Mom and toddler hugging.

How to Talk to Your Littles About Gun Violence

Published: 08/10/2021

As much as we all want the world to be sunshine and lollipops for our littles, the fact of the matter is that bad things happen. Awful things happen. Terrible things we never could have imagined happen. And one of those things is gun violence. Especially mass shootings. 

It's hard to find words to describe how awful these horrific events are. It's hard to process the emotions as an adult. And it's exceptionally hard to talk about it with our kids. And as much as we'd like to sweep it under the rug, our kids know more than we expect. They have active shooter trainings at school. They overhear adults talking around them, and overhear the news and videos we watch on our devices. And they have questions and emotions that they may or may not express. 

We're trying to navigate the issue as parents ourselves and thought we'd share some of the resources we've found helpful.

  • Common Sense Media is a great resource in general, but this article specifically addresses the issue of school shootings.
  • The National Child Traumatic Stress Network offers comprehensive resource guides for parents, caregivers and educators to support students. Click HERE for resources related to school shootings.
  • A Kids Company About is a fantastically amazing book publishing company that addresses a ton of touchy issues and they're currently allowing free downloads of their book about school shootings. It's the children's book you never wanted to read and also a children's book you'll be ever so grateful to have read with your child.
  • The American Psychological Association has an article, "Helping your children manage distress in the aftermath of a shooting."
  • NPR interviewed several child development experts for their article, "What to say to kids when the news is scary," and it has some excellent tips like being okay with saying "I don't know" when your child asks a tough question, bringing up how people are helping each other, and taking positive action together. (The article was based on a podcast, so if you'd rather listen than read, start here.)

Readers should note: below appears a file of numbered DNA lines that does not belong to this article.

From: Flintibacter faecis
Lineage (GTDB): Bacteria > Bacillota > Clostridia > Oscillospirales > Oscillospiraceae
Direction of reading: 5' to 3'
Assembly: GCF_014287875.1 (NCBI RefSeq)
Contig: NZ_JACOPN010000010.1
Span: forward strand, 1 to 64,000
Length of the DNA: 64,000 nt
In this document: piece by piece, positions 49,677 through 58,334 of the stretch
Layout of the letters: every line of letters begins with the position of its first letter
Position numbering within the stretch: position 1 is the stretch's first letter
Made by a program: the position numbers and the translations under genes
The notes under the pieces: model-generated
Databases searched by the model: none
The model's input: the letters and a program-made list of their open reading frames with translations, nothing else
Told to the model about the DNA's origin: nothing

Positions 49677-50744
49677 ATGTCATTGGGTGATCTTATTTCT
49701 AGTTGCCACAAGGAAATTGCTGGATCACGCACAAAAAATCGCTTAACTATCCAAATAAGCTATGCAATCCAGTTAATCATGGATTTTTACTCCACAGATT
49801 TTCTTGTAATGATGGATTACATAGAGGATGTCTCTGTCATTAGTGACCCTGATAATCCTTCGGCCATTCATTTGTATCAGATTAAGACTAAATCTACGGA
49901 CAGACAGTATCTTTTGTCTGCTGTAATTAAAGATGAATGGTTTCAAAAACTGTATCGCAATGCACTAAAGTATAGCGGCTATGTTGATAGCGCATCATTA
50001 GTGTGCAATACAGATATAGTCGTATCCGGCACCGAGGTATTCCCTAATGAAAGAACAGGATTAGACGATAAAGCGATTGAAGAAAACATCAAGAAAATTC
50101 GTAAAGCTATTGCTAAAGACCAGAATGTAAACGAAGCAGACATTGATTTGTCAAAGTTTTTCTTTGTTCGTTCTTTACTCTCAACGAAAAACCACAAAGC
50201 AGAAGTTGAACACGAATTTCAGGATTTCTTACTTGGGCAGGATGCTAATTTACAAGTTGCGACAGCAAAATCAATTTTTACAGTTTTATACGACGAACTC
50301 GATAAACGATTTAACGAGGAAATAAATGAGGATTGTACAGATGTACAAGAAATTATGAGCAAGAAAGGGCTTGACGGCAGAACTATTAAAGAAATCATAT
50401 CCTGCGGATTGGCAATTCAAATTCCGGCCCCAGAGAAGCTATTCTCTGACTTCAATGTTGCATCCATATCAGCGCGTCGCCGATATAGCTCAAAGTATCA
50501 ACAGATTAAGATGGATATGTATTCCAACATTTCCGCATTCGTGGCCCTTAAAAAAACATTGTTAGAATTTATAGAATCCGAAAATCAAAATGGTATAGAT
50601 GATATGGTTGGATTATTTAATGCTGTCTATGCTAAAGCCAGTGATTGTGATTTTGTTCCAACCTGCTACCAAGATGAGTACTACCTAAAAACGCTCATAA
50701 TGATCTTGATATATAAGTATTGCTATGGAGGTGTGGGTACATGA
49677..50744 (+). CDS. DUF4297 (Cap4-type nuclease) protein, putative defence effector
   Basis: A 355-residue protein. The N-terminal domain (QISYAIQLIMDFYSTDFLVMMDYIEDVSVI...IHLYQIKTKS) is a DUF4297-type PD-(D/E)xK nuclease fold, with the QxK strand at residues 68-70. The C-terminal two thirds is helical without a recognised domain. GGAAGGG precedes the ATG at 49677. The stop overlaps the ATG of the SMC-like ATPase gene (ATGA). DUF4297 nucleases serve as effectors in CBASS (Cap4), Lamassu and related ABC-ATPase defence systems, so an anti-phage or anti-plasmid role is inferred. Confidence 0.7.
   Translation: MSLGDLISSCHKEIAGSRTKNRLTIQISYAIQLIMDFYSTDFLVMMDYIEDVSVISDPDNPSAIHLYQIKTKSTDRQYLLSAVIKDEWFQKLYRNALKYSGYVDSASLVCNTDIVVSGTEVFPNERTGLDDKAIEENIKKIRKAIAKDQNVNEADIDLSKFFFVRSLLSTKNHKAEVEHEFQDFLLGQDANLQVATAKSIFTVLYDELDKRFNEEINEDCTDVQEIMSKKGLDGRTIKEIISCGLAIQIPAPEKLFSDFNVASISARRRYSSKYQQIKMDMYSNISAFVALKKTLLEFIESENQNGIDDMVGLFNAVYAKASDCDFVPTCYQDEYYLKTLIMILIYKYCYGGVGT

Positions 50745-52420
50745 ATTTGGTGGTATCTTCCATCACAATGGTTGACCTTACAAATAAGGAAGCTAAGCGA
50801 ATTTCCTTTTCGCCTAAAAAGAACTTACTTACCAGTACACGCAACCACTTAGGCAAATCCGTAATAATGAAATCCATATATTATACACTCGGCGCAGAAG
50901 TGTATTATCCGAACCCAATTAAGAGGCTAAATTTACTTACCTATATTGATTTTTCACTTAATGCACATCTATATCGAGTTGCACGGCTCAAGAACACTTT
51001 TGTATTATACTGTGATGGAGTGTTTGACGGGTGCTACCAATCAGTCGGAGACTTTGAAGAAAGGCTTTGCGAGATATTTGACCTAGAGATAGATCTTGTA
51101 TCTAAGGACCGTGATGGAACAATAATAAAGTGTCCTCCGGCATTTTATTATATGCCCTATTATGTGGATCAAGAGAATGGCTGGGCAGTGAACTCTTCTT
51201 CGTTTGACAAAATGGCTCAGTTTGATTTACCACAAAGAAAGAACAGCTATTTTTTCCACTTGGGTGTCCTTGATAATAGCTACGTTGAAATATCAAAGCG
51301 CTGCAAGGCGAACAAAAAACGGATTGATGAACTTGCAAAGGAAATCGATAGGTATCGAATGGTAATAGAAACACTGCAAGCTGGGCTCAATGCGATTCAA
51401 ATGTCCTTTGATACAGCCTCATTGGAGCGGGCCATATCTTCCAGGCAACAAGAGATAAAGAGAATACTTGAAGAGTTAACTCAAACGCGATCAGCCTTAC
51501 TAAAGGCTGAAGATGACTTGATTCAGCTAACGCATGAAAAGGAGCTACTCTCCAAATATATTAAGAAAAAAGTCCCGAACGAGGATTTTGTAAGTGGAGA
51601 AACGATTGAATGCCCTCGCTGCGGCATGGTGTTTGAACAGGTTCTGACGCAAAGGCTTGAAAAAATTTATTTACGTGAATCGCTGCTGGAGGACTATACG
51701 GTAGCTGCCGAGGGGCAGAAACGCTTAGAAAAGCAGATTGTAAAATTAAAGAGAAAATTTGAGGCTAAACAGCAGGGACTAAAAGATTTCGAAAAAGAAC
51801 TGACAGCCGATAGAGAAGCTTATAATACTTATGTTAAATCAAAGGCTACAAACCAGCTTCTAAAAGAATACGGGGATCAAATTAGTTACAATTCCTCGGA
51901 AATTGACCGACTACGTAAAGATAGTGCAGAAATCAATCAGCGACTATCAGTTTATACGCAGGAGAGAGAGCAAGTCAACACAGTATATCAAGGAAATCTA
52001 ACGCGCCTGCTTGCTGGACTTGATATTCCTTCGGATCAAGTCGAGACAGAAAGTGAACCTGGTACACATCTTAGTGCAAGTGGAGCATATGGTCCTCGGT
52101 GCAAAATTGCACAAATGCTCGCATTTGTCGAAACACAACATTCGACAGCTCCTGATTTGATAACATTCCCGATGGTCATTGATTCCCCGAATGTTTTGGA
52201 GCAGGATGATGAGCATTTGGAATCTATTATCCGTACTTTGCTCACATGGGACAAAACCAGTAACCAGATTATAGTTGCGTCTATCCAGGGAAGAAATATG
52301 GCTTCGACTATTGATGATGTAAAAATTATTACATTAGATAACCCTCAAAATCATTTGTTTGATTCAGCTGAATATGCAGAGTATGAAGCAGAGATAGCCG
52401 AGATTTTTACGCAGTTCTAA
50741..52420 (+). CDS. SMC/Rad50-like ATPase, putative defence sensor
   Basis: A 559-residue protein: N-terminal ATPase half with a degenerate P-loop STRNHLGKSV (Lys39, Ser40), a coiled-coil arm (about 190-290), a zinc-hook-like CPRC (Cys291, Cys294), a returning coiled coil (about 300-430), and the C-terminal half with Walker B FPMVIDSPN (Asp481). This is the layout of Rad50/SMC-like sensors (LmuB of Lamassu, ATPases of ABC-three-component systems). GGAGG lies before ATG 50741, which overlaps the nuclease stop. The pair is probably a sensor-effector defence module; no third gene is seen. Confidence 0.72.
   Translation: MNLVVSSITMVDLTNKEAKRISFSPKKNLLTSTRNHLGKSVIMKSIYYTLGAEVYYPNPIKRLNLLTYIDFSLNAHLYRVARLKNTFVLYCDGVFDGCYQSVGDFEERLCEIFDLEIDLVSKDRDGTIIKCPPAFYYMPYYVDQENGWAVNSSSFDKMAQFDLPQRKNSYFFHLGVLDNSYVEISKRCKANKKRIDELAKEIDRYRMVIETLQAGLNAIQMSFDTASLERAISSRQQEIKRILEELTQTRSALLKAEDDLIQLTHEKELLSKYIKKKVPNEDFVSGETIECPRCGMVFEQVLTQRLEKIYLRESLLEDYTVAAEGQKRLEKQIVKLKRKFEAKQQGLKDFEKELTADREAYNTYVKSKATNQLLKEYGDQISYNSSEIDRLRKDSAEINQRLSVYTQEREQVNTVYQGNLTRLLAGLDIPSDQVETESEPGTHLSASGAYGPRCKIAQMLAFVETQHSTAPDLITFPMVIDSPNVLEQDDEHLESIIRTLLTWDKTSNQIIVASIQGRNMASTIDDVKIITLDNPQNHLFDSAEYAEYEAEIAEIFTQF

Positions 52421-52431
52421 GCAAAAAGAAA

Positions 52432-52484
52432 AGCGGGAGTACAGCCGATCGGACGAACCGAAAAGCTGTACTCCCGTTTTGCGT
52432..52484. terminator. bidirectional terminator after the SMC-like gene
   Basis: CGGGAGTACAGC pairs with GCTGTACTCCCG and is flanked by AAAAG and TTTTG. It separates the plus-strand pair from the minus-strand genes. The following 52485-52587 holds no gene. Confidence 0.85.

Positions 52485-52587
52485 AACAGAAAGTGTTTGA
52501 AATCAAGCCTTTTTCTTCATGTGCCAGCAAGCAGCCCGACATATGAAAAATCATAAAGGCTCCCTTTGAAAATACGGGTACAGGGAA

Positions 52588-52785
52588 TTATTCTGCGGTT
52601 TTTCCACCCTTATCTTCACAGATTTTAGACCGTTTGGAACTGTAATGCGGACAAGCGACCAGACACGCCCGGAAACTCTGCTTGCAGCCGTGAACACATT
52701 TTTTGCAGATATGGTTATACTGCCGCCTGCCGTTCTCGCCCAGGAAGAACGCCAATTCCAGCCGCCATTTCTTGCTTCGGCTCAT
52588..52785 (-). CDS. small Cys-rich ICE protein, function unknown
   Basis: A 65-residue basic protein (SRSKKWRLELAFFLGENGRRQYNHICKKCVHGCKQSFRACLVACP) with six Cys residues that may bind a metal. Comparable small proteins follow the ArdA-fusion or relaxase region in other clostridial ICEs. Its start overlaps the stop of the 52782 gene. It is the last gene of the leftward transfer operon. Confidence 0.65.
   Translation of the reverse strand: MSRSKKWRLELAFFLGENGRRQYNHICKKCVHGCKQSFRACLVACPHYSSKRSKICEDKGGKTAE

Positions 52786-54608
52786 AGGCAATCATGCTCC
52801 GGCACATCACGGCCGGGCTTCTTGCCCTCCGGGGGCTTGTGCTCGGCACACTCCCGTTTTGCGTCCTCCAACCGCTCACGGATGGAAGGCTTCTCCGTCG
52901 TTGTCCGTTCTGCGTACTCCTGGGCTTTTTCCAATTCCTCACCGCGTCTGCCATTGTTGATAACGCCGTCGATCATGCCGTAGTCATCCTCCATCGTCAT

• Donna Tetreault's children's book, "Dear Me, Letters to Myself For All of My Emotions" is another incredible resource for moments like this – and for establishing a foundation of healthy mental, emotional habits in general. In addition to her book, check out the PDF she developed that outlines a deeper way to engage with the book and what can be learned from it.
  • Child psychologist Dr. Chandra Gosh Ippen, published, "Once I Was Very, Very Scared" to help children and adults understand how stress can affect children and ways to help them. Recommended on NPR by Dr. Melissa Brymer of UCLA/Duke University National Center for Child Traumatic Stress, she notes how the animals throughout the book have different feelings and create an opportunity for kids to identify with the feelings they may be having.

Remember to take care of yourself, too. Call the National Parent Helpline at 1-855-4A PARENT (1-855-427-2736) to get emotional support from a trained Advocate. Parenting is hard on a normal day. Parenting during moments like this feels soul-shattering. You are not alone.

Do you have recommended resources, tips, or experiences you'd like to share? Please leave them in the comments so other parents can learn more.